Statement on Signing the Economic Espionage Act of 1996
Today I have signed into law H.R. 3723, the "Economic Espionage Act of 1996." It strengthens our protections against the theft or misuse of proprietary business information. It will help us crack down on acts like software piracy and copyright infringement that cost American businesses billions of dollars in lost revenues. And it will advance our national security.
This legislation makes the theft or misappropriation of trade secrets a Federal crime. The Act provides distinct monetary penalties and prison sentences for defined acts of economic espionage and trade secret theft. It also provides for criminal forfeiture of property used in or derived from economic espionage or trade secret theft and preserves the confidentiality of trade secrets in court proceedings.
This Act is an outstanding example of my Administration, the Congress, and the business community working together to provide law enforcement with the tools to combat the problems of economic espionage and trade secret theft.
Trade secrets are an integral part of virtually every sector of our economy and are essential to maintaining the health and competitiveness of critical industries operating in the United States. Economic espionage and trade secret theft threaten our Nation's national security and economic well-being.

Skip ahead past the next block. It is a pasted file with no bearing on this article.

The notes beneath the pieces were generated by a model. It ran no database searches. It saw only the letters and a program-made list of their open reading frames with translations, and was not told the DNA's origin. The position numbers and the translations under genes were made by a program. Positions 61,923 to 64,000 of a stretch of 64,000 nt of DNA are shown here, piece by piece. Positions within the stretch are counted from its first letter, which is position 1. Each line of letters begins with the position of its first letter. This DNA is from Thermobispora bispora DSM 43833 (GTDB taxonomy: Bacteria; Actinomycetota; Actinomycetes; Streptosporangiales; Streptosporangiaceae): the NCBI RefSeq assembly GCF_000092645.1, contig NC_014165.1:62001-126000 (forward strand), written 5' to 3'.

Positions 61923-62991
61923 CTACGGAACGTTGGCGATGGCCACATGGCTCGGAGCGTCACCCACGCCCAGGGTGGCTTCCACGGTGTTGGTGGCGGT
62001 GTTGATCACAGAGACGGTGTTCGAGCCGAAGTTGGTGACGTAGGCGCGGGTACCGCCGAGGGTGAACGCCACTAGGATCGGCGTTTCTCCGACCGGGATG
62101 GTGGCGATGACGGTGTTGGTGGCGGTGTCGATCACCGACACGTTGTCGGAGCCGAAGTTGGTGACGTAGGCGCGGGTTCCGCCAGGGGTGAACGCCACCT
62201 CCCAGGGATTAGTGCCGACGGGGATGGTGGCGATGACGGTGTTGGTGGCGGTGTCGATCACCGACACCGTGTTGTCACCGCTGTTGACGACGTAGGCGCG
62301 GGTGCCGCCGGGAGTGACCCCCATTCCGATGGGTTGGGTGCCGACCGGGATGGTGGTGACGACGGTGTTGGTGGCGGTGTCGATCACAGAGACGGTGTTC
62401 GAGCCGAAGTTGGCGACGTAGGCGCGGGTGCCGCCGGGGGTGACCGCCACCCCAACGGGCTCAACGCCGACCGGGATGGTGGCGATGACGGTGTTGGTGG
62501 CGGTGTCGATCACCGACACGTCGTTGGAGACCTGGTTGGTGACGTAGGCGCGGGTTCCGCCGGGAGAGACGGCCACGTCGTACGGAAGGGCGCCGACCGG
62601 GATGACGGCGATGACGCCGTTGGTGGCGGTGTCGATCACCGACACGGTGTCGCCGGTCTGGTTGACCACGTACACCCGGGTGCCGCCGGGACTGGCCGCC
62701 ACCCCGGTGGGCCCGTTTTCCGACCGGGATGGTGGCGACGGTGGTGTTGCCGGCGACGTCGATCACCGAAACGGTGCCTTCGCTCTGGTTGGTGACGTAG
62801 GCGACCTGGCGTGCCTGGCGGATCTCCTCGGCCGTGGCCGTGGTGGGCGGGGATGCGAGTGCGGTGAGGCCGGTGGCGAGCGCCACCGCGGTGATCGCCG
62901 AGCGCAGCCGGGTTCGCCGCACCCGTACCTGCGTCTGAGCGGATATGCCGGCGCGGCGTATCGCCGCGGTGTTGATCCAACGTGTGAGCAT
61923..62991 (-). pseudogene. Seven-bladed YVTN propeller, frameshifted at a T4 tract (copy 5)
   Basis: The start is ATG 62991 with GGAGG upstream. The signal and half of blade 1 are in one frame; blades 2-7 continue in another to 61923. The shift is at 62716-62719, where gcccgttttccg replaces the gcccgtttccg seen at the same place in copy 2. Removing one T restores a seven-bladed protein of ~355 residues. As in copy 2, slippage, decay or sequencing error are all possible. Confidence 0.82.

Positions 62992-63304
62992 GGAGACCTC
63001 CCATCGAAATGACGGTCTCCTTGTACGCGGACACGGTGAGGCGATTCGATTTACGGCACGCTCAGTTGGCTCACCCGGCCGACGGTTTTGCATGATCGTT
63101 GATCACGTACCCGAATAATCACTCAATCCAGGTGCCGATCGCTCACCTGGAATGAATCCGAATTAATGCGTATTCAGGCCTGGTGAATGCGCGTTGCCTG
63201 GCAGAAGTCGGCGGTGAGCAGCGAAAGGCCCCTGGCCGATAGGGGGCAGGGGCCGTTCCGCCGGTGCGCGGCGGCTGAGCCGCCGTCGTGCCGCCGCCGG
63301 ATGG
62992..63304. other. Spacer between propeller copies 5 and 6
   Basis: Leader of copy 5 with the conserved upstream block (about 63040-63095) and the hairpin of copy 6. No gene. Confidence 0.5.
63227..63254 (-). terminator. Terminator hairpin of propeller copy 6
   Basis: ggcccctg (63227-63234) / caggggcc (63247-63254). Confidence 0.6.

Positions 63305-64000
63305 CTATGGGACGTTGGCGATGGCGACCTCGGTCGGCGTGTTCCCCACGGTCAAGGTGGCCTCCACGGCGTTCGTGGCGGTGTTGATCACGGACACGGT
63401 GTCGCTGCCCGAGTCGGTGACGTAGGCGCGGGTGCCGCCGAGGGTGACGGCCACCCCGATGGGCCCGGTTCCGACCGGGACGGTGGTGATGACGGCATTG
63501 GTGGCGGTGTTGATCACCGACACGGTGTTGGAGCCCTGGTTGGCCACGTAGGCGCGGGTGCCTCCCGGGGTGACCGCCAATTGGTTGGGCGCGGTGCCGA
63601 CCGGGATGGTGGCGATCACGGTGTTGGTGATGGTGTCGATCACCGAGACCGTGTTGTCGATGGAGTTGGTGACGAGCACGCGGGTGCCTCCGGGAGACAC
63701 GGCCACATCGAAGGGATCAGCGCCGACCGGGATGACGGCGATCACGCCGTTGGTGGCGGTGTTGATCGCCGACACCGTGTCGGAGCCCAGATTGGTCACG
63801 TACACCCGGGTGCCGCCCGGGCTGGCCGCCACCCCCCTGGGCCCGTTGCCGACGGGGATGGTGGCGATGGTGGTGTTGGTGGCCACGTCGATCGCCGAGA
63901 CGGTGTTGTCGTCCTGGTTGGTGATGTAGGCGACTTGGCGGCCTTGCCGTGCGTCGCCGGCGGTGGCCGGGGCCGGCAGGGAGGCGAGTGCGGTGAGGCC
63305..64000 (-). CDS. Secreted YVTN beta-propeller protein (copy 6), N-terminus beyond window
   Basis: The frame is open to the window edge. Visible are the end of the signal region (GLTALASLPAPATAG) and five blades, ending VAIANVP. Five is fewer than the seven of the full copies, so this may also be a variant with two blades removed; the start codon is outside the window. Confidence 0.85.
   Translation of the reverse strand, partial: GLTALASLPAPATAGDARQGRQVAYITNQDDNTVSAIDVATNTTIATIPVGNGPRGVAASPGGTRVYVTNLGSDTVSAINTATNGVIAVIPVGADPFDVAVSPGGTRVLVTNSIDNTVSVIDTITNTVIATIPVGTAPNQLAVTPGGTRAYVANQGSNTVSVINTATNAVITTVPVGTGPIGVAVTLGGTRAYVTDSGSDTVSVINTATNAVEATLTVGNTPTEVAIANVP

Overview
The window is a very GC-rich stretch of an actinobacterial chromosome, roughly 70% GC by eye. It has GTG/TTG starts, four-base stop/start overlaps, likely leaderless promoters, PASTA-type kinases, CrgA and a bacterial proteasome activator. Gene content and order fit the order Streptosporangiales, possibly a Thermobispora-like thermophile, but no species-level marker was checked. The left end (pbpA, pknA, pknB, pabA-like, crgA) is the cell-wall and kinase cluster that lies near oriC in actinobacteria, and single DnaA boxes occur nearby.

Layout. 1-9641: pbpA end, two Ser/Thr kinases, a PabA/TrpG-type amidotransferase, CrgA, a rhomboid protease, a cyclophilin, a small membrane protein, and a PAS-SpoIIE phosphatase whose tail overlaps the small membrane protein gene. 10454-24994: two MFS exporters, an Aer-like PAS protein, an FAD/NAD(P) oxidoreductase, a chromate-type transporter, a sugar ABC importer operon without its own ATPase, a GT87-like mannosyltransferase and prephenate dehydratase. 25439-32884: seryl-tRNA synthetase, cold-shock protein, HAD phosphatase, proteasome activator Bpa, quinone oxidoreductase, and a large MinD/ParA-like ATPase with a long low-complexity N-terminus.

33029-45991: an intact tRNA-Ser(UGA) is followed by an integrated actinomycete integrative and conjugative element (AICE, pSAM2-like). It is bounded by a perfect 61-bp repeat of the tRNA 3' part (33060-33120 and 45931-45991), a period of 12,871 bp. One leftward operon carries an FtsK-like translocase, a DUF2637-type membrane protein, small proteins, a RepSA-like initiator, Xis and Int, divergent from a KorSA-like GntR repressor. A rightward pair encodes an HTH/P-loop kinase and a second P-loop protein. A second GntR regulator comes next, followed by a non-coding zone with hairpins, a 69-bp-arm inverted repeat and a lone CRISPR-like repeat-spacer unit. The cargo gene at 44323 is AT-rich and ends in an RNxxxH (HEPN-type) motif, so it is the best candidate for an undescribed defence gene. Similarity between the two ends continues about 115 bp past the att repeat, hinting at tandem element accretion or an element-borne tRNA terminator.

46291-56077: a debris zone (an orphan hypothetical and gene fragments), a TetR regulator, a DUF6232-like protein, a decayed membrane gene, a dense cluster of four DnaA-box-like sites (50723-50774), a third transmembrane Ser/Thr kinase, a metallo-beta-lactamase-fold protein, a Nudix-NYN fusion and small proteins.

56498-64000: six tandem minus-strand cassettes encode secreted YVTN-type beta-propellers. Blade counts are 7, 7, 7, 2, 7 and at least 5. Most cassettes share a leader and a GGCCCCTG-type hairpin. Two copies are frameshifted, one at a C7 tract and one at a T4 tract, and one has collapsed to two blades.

Until today, Federal law has not accorded appropriate or adequate protection to trade secrets, making it difficult to prosecute thefts involving this type of information. Law enforcement officials relied instead on antiquated laws that have not kept pace with the technological advances of modern society. This Act establishes a comprehensive and systemic approach to trade secret theft and economic espionage, facilitating investigations and prosecutions.
This bill also strengthens protection for our national information infrastructure by eliminating gaps in the criminal laws covering attacks against computers and the information they contain. Importantly, it does so with without impeding the development of legitimate uses of the information infrastructure.
This Act will protect the trade secrets of all businesses operating in the United States, foreign and domestic alike, from economic espionage and trade secret theft and deter and punish those who would intrude into, damage, or steal from computer networks. I am pleased to sign it into law.
WILLIAM J. CLINTON
The White House, October 11, 1996.
NOTE: H.R. 3723, approved October 11, was assigned Public Law No. 104-294.
William J. Clinton, Statement on Signing the Economic Espionage Act of 1996 Online by Gerhard Peters and John T. Woolley, The American Presidency Project https://www.presidency.ucsb.edu/node/221904